Robert M. Ellis remembers those cold days when the Salt Lake & Utah freight train was making its way northward up the Provo Bench between Provo and Curtis near the pres-ent-day 12th South in Orem.
"We kicked off coal lumps when we got up to Curtis," recalls Ellis, an occasional crew member on those freight trains and also conductor on the Salt Lake & Utah's final run between Payson and Salt Lake City in 1946. "And when we returned, the lumps were always gone."Ellis remembers that an elderly couple of meager means lived in a house close to the Curtis station, where the lumps were left.
"We guessed that that couple used the coal to heat their home."
Ellis says that one day on one of those runs the crew saw some food baskets alongside the track. The baskets were covered with checkered cloths and contained chicken, corn, baked potatoes and rolls. "Although we never saw those people, we knew who fixed the dinner. We were late, but we didn't care," Ellis says.
Some 40 years have passed since the Salt Lake & Utah, an interurban passenger and freight operation, made its last run in 1946. Extensive fanfare greeted the line's opening during World War I, but the coming of subsidized highway transportation plus competition from steam carriers and deterioration of bridges, track and equipment made abandonment inevitable.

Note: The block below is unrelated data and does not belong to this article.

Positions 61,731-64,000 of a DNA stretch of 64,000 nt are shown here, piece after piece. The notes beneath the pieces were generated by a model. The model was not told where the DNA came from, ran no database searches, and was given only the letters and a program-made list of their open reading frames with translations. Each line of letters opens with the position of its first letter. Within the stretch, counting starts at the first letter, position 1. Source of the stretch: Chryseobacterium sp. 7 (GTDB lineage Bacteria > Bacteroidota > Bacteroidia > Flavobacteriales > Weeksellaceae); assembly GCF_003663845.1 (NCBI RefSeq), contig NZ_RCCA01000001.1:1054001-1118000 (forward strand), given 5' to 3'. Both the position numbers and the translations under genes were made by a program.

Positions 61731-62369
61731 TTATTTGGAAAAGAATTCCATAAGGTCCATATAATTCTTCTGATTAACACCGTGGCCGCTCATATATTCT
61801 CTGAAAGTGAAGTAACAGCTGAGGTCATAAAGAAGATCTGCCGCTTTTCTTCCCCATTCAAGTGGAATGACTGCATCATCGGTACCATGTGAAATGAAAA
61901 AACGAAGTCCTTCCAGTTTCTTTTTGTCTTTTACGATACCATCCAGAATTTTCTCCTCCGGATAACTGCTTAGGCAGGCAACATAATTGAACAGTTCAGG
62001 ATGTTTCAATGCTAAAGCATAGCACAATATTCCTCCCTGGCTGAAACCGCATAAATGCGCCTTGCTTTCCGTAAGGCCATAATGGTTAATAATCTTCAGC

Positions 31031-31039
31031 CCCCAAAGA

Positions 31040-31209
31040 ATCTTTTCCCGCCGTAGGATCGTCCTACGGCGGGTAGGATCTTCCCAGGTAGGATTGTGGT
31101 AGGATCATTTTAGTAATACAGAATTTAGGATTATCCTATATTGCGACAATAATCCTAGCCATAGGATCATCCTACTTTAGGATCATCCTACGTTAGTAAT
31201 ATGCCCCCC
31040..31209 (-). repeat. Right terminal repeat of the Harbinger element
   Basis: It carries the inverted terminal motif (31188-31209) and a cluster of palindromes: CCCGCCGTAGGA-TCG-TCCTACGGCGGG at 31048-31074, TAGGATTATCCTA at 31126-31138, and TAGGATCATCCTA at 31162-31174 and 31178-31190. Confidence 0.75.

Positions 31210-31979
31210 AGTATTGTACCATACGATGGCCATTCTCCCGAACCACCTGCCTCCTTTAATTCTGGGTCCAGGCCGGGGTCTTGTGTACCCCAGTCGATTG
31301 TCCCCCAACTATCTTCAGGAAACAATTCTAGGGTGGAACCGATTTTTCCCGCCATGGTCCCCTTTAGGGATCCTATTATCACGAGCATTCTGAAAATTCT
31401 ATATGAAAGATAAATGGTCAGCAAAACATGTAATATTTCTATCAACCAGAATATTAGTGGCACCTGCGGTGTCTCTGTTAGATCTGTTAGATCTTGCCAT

As such, according to "Interurbans of Utah," Judge Tillman D. Johnson ordered the Orem line operations discontinued effective at 12:01 a.m. March 1, 1946.
But time has not cooled the warmth Ellis, who now lives in Washington Terrace, feels toward the friends he made during his work in the passenger operation.
"The people who rode the Orem (named after Frank Orem, the line's developer) were some of the greatest friends I ever met . . . it was like a bartender-customer relationship," Ellis says. "Even with the motormen, there was that kind of friendship - where everyone knew everyone."
On an average day, Ellis left Salt Lake City at 2:30 p.m., and he would work the northbound train back from Chipman. He then left Salt Lake again at 6:15 p.m. - this time going all the way to Payson. The return trip ended at 11:55.
The end came at a time the area between Taylorsville and Riverton was beginning to develop, Ellis said. "It made our day to see people coming in around the railroad."
Buses were scheduled on some Salt Lake & Utah runs, and Ellis was a driver between Salt Lake City and Payson for a while. He especially appreciated the efforts of a regular woman passenger.
At the time, in addition to operating the bus, the driver was required to keep a board showing the number of passengers for each destination. "She sat behind me and always kept it up. She always knew who was supposed to get off where. I think she enjoyed it and it made it more pleasant for her."
Ellis said that on the last run, agents and passengers on the Utah County portion made special efforts to say goodbye, but when the train reached the Salt Lake terminal, it was dark. As a result, he had to switch on the lights so the six passengers could safely leave the terminal, on the site of the present-day Symphony Hall.